dspp wrote:Quite frequently economic activity doesn't just bounce back. If you look at the 2008 drop as an example you'll see that whilst growth returned to its trend rate, it took until 2013 to return to the level it was. And of course if 2008 could have been avoided then maybe (depending on a lot of things) growth would actually have followed the red dash line I have wobbled in, so one can argue (if one wishes) that there is a permanent loss that is even bigger.



Yes that's true, but you need to be careful when you look at such trend line extrapolation. In doing so you aren't prescribing any of that "down" move to the potential fact that the trend line that leads up to it as being part of the cause. If the previous trend was unsustainable, causing issues that eventually "break", you really can't compare the "after" to an extrapolation of the before.

A sustainable and shallower trend before might have avoided the crash, and not be too different to where the post-crash line currently is.

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Re: UK GDP - what's going on?

#333130

Postby dspp » August 14th, 2020, 10:46 am

dealtn wrote:
dspp wrote:Quite frequently economic activity doesn't just bounce back. If you look at the 2008 drop as an example you'll see that whilst growth returned to its trend rate, it took until 2013 to return to the level it was. And of course if 2008 could have been avoided then maybe (depending on a lot of things) growth would actually have followed the red dash line I have wobbled in, so one can argue (if one wishes) that there is a permanent loss that is even bigger.



Yes that's true, but you need to be careful when you look at such trend line extrapolation. In doing so you aren't prescribing any of that "down" move to the potential fact that the trend line that leads up to it as being part of the cause. If the previous trend was unsustainable, causing issues that eventually "break", you really can't compare the "after" to an extrapolation of the before.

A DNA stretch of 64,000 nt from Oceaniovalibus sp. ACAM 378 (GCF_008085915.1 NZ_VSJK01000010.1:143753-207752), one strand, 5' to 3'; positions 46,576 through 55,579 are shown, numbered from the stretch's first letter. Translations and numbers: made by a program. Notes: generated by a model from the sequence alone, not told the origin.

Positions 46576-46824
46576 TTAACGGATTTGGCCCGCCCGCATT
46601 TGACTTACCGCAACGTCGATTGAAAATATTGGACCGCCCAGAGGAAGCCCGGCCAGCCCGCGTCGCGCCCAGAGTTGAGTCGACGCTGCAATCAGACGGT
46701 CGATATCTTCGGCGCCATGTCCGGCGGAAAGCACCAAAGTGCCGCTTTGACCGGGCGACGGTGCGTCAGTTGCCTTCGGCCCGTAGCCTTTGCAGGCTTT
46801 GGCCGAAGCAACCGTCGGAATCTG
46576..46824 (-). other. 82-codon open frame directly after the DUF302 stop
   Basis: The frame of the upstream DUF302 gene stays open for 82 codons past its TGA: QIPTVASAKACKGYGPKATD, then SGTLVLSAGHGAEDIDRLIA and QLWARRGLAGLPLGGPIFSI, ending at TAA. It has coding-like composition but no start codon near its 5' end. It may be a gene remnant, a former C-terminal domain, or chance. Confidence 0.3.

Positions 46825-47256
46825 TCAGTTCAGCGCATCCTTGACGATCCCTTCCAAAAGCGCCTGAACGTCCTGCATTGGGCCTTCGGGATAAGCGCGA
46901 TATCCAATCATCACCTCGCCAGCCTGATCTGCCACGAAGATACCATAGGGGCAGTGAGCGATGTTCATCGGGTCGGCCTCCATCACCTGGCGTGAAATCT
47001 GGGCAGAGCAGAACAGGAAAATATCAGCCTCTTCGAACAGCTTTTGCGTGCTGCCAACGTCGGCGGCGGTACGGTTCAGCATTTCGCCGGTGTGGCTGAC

A sustainable and shallower trend before might have avoided the crash, and not be too different to where the post-crash line currently is.


I agree that is a possibility, hence my "depending on a lot of things". In the case of the UK growth rate in the 200-2008 period I personally think it was unsustainable and driven by a debt-binge. However the underlying point remains, that permanent wealth (or productivity, depending on whether one wishes to use either stock or flow terms) destruction can take place.

I also think that a lot of the UK growth rate post 2008 has been unsustainable .....

regards, dspp

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Re: UK GDP - what's going on?

#333136

Postby dealtn » August 14th, 2020, 10:54 am

dspp wrote:
dealtn wrote:
dspp wrote:Quite frequently economic activity doesn't just bounce back. If you look at the 2008 drop as an example you'll see that whilst growth returned to its trend rate, it took until 2013 to return to the level it was. And of course if 2008 could have been avoided then maybe (depending on a lot of things) growth would actually have followed the red dash line I have wobbled in, so one can argue (if one wishes) that there is a permanent loss that is even bigger.



Yes that's true, but you need to be careful when you look at such trend line extrapolation. In doing so you aren't prescribing any of that "down" move to the potential fact that the trend line that leads up to it as being part of the cause. If the previous trend was unsustainable, causing issues that eventually "break", you really can't compare the "after" to an extrapolation of the before.

A sustainable and shallower trend before might have avoided the crash, and not be too different to where the post-crash line currently is.


I agree that is a possibility, hence my "depending on a lot of things". In the case of the UK growth rate in the 200-2008 period I personally think it was unsustainable and driven by a debt-binge. However the underlying point remains, that permanent wealth (or productivity, depending on whether one wishes to use either stock or flow terms) destruction can take place.

I also think that a lot of the UK growth rate post 2008 has been unsustainable .....

regards, dspp


I suspect there isn't much we are in disagreement about (although with respect to the post 2008 comment I don't think I would say "a lot", only "some).

GoSeigen
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Re: UK GDP - what's going on?

#334844

Postby GoSeigen » August 21st, 2020, 9:59 am

johnhemming wrote:
GoSeigen wrote: swingeing cuts in department budgets wherever he could get away with it politically. He was one of the most economically ignorant chancellors the UK has had for a long time


Try checking what happened to total public spending in real terms.